These may be the exception, but I know I see quite a lot which tells me that wearing the shroud is not always a personal or first choice.

Crankyputz said...

OE: Perhaps I will be lucky enough to recieved above mentioned 'classified tangent' through various back door channels...tangents are always interesting.

Colonise this: Unfortunatly I can't (as far as I know) cause a mass revolution in the Middle East. Would love to, but really I am not the fatigue's type...I can offer an opinion on a blog...which may or may not be taken to heart by some.

The premise that not wearing the HIjab causes men to oogle is simply wrong. Wearing lycra inspired dresses that stop just bellow your bottom, well that could inspire oogles. Just being born with a bigger bum, well that might cause oogles. Hiding it all beneath a black shroud, well that's not the rational answer....

The way I see it is by professing my intense dislike of the Hijab I am 'supporting a Muslim women's right to choose." The Hijab, which only offers itself, & does not support that right.

Now that I think about it, Ill even extend this dislike to the little outfit the nuns wear....

Crankyputz said...

Am I the only one a bit bothered by the woman in the picture's stretch marks??

Jumbie said...

Nah, they bother me to. Too muh of a gentleman to say so though. :-))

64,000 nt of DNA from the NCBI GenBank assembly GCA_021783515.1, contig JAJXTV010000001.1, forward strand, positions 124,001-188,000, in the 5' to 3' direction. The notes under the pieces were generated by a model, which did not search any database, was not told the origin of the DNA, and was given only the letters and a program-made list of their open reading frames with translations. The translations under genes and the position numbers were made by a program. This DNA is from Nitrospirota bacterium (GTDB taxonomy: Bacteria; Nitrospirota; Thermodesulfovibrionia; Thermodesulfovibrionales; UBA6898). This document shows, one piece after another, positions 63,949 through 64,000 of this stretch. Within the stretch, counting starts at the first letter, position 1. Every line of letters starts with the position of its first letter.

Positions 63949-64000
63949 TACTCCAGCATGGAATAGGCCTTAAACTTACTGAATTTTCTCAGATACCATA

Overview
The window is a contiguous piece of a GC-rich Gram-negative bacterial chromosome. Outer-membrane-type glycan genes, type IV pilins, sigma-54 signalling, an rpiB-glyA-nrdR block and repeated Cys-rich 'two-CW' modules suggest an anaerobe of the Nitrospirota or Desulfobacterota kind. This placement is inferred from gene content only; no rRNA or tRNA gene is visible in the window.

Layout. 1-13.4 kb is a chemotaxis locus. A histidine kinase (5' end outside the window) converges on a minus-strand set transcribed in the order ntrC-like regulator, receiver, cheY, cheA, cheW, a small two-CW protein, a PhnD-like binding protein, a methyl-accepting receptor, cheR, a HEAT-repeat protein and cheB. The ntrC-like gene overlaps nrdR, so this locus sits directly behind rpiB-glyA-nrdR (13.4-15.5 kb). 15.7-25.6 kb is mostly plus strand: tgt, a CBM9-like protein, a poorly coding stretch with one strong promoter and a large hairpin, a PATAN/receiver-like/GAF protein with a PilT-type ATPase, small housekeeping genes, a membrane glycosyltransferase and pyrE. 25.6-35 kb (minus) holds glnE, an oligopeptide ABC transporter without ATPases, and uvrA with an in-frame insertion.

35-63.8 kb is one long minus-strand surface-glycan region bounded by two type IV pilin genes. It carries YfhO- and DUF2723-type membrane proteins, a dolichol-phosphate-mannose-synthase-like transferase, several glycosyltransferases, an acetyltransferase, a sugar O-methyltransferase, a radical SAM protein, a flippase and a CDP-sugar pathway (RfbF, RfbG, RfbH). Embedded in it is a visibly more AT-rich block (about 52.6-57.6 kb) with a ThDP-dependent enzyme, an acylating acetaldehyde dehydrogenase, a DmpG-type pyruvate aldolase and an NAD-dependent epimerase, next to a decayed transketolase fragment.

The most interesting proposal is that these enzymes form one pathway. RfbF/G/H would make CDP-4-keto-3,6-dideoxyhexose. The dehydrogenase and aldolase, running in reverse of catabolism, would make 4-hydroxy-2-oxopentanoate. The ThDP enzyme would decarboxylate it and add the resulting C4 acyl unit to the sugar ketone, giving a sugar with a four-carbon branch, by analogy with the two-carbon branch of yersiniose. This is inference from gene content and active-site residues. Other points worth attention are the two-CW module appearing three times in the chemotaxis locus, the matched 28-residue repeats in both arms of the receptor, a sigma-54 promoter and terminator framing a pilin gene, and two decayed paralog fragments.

Eddo said...

Excellent post CP... and some great comments from your readers as well.

GC (God's Child) said...

do you also think nuns should not wear a habit?

jay bee said...

you. are. brilliant. this was excellent. are you sure you wrote it?

lol

all jokes aside: i once considered conversion to islam. the hijab intrigued me. i wanted to be free of exactly what your friends describe: "the intrusive eyes of men".

and then a friend of mine, a very good, very devout muslim boy said to me more or less what you said. "the current practice of islam is not based on the koran," and sat me down for a few hours each week and schooled me on some serious religious ish.

i no longer have the desire to convert (i was doing it for all the wrong reasons, and he showed me that). i am curious about why women wear hijab, how they really feel about wearing it. so many muslims in my area, and a mosque not mere kilometres from where i live...

again... i loved this post! good on ya!

Abeni said...

Not sure if I understand but is there a penalty for not wearing?

Crankyputz said...

Albeni, In saudi arabia, the most exterme example of islamic law, it is legal for a mere stranger to whip a woman, should she be exposing any part of her body, even her wrist. I have personally had friends and family that have experienced such stupidity.

In other Islamic countries, only the Arab women are forced to cover up. There really is no choice to not cover up, if that is what your family/husband wishes....

Gooders Girl said...

It should be a choice...but the fight for that choice has to come from them....they start fighting I'll start supporting.

In London I lived in Muslim community and an old guy spat at me and tried to hit with his cane... apparently I looked like an East African muslim gone bad?!

Now I hear you but femake circumsicion is my issue.

inciquay said...

I kinda dig the secrecy of it and I can totally get down with wearing the most expensive gear imaginable underneath for only my girlfriends and man to see in private but I think that'd get old with me real fast.

gela said...

Very interesting post, can see you feel strongly about this. My only issue would be if the women wearing it have a choice.